Inside the printer’s head
When you first see an FFF printer you can be quite astonished how it kept pulling the filament in, heating it up, and laying down the molten plastic to become solid again. It kinda looked like magic, which is all happening inside a small part of the printer; the hot end.
A quality hot end is crucial for good prints, and it’s more complex than it might look at first glance. Its basic role is to lead the solid filament to the heated melt-zone and let the molten plastic ooze out from the nozzle. What makes this seemingly easy task difficult is that the filament mustn’t melt before the melt-zone, or else, it will expand and jam the printhead.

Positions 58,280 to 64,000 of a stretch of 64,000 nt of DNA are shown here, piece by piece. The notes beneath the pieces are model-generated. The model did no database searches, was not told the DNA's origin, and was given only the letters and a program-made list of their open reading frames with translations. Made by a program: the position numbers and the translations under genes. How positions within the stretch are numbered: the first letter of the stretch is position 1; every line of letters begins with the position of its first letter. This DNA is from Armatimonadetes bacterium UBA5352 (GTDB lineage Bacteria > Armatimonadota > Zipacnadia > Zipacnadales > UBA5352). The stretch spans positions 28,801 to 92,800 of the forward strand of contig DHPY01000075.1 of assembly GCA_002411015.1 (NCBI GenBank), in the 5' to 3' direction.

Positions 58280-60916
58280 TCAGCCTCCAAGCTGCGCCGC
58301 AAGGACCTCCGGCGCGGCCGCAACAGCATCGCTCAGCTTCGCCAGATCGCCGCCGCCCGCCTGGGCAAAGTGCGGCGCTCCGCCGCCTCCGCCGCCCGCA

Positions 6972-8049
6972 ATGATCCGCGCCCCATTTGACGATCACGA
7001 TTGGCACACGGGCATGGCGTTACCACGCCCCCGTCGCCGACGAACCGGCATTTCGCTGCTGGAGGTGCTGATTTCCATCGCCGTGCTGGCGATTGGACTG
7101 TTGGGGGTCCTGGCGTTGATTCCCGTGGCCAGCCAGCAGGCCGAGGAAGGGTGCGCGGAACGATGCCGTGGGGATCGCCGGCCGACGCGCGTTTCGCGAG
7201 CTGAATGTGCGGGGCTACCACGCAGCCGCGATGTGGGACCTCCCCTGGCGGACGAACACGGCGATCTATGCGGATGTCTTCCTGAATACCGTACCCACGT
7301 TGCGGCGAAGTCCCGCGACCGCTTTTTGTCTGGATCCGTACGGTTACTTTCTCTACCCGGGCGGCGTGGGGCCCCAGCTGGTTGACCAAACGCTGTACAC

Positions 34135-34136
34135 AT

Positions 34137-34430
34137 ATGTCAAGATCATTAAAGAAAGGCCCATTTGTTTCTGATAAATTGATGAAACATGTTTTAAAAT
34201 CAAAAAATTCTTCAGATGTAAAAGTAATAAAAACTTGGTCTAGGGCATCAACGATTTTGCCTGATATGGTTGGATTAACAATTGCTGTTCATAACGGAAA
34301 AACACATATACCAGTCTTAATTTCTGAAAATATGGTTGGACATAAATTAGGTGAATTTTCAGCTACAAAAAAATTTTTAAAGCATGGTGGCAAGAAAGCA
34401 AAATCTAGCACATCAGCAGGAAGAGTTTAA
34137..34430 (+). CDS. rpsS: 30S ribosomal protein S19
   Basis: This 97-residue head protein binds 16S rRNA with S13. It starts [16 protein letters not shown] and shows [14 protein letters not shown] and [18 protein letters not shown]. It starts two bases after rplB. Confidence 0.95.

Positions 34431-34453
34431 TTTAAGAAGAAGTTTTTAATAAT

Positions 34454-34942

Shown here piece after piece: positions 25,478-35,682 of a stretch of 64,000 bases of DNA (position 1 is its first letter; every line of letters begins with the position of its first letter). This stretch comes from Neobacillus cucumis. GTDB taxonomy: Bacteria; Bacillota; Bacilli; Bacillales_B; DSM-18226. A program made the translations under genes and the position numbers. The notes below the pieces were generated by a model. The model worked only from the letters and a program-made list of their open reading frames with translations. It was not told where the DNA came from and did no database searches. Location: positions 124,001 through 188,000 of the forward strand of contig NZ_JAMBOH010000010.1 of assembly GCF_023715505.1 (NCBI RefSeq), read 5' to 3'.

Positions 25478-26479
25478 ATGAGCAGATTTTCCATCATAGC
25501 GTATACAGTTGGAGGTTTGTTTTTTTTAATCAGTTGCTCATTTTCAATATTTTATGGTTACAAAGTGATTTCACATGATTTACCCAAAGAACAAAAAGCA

There are basically two types of hot ends; PEEK-based and all-metal.
PEEK is a superb, durable plastic used for its excellent thermal insulating properties. The filament comes in through a low-friction PTFE tube and is driven towards the melting zone, typically made of metal (aluminium or steel). To keep the heat from spreading back, a PEEK part keeps these two zones separated. PEEK can withstand temperatures up to about 250-260°C which fits most popular materials, like PLA and ABS.
An all-metal hot end can handle much more higher temperatures, which makes it suitable for printing with special types of filaments. But metal is a relatively good thermal conductor, therefore the upper part needs either an active, or a really good passive cooling to maintain the comfortable, low temperature of the incoming filament, and a stainless steel heat break has to be included that insulates the incoming tunnel from the heated melt-zone.